My guess is that it has a great deal to do with the exhaust’s path in the canister… including turbulence. My guess is that the internal pathways cause heat and sulpheric exhaust components to concentrate in the spot that ends up being the first breech. That’s only a guess, however.
Stampings cause variations in the thicknesses of the metals too, and that may be the reason. Or perhaps a contributor. Again, just a wild guess on my part.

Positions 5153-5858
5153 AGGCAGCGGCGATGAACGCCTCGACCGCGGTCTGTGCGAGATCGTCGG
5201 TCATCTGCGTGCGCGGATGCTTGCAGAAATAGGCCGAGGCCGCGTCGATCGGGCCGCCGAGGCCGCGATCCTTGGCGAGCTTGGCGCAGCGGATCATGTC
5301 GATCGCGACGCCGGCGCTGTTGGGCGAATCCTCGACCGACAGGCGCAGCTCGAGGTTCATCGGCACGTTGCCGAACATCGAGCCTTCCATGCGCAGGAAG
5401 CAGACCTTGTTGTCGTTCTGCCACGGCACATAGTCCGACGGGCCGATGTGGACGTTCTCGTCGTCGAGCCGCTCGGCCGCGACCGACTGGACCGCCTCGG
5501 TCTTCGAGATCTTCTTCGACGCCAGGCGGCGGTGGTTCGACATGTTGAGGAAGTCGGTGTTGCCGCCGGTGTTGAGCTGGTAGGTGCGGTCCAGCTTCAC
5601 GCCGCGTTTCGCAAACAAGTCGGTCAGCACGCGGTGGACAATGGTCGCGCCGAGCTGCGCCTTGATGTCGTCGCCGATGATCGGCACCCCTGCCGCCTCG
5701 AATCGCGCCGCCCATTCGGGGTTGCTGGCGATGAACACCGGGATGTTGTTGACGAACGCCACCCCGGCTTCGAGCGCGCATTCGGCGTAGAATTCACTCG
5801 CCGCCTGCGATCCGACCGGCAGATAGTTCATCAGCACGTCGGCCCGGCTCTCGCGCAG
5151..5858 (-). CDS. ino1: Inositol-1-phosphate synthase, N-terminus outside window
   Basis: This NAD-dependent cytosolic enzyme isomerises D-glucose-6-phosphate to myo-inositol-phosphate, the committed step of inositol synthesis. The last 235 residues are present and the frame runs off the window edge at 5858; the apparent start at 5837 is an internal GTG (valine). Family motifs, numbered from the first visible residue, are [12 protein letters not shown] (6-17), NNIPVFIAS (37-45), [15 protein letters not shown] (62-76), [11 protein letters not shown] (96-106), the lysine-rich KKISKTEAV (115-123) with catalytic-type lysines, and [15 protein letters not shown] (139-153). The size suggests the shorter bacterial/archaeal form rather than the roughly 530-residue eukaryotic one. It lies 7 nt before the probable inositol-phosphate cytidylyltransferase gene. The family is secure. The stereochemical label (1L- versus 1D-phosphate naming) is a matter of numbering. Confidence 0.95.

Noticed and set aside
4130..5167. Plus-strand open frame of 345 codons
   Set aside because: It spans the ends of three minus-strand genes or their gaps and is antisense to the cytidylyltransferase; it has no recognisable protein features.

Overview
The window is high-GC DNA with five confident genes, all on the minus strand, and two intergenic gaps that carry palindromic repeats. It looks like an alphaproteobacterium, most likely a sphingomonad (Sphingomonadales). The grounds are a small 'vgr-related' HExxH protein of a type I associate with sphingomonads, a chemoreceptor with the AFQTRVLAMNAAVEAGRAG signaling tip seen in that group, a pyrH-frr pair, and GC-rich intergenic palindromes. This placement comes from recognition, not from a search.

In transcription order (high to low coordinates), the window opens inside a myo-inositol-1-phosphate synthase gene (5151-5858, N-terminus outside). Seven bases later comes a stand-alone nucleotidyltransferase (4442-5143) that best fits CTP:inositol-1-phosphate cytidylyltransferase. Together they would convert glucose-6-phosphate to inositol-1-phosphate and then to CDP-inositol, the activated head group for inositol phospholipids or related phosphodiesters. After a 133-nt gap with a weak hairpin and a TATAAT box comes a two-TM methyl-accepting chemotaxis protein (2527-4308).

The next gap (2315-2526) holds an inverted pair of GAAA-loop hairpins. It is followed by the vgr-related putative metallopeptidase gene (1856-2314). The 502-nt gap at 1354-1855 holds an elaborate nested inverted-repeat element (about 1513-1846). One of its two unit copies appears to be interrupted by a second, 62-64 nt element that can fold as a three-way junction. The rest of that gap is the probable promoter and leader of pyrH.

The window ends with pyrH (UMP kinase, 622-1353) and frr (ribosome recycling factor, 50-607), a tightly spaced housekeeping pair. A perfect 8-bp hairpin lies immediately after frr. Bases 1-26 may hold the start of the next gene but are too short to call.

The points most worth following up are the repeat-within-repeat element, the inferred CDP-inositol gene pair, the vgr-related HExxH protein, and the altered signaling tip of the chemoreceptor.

To really find out would be simple: run a temp map of the canister when fully hot and/or perform a dynamic analysis of its flow and turbulences on a computer model. Of course the program for this probably runs $20,000 or more and the engineering to input the data would probably cost another $10,000. I might even be being very conservative. I’m guessing, of course. And then you’d have to do a separate analysis for every muffler design.
Or it could be random chance. Who knows.